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Scand J Infect Dis. 1993;25(2):221-5.

Abdominal lymphadenopathy detected by ultrasonography in HIV-1 infection: prevalence and significance.

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Department of General Clinical Medicine and Medical Therapy, University of Bologna, Italy.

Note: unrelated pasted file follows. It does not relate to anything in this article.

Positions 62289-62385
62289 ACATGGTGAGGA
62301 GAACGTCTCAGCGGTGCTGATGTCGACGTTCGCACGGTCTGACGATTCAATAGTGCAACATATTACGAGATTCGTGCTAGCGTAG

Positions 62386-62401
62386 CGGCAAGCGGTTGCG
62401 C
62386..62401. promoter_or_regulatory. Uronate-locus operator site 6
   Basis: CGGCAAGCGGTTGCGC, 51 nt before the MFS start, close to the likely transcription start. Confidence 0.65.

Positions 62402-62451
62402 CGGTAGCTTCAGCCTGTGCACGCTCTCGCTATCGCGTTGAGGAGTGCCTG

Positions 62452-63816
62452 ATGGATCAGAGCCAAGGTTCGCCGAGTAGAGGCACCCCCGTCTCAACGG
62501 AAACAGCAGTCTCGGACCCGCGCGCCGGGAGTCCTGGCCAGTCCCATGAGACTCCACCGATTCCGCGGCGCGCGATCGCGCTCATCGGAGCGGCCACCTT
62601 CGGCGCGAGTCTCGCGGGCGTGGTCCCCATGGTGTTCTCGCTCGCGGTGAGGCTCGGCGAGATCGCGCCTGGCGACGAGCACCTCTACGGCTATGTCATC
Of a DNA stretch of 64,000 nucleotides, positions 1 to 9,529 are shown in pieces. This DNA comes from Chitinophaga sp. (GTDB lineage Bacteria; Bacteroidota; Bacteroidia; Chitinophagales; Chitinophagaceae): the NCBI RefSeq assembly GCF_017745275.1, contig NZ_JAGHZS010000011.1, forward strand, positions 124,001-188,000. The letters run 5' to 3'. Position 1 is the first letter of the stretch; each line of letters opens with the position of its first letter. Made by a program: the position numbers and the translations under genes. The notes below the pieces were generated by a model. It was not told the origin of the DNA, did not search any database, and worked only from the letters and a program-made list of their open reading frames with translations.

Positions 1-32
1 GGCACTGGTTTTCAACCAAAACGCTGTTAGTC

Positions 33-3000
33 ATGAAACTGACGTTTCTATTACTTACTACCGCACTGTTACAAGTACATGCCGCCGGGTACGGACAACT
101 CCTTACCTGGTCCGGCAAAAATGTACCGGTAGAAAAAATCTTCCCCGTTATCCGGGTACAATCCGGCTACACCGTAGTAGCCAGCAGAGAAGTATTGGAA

By using abdominal ultrasonography (UlS), deep nodes were detected in 41 of 85 (48%) HIV-1 positive subjects, most of them heroin addicts, but in none of 85 healthy HIV-negative controls. Computerized tomography, performed in 10 cases of lymphadenopathy, invariably confirmed the UlS findings. Prevalence [asymptomatic carriers: 8/15 (53%); PGL patients: 8/18 (44%); ARC: 13/27 (48%); AIDS: 12/25 (48%)], number, size, and site of deep nodes were comparable among the different CDC groups. No correlation was found between abdominal and superficial lymphadenopathy. Median serum concentrations of gammaglobulins (g/dl) and IgG (mg/dl) were higher in patients with than without deep nodes (2.25 vs 1.87 and 2540 vs 1900, respectively) (p < 0.01) as well as in cases with than without superficial nodes (2.15 vs 1.80 and 2340 vs 1941, respectively) (p < 0.05). Abdominal lymphadenopathy occurred during all stages of HIV infection even in asymptomatic carriers: this should be considered in the differential diagnosis of UlS-detected deep nodes. Enlargement of either deep or superficial nodes seems to reflect a state of polyclonal B cell activation.

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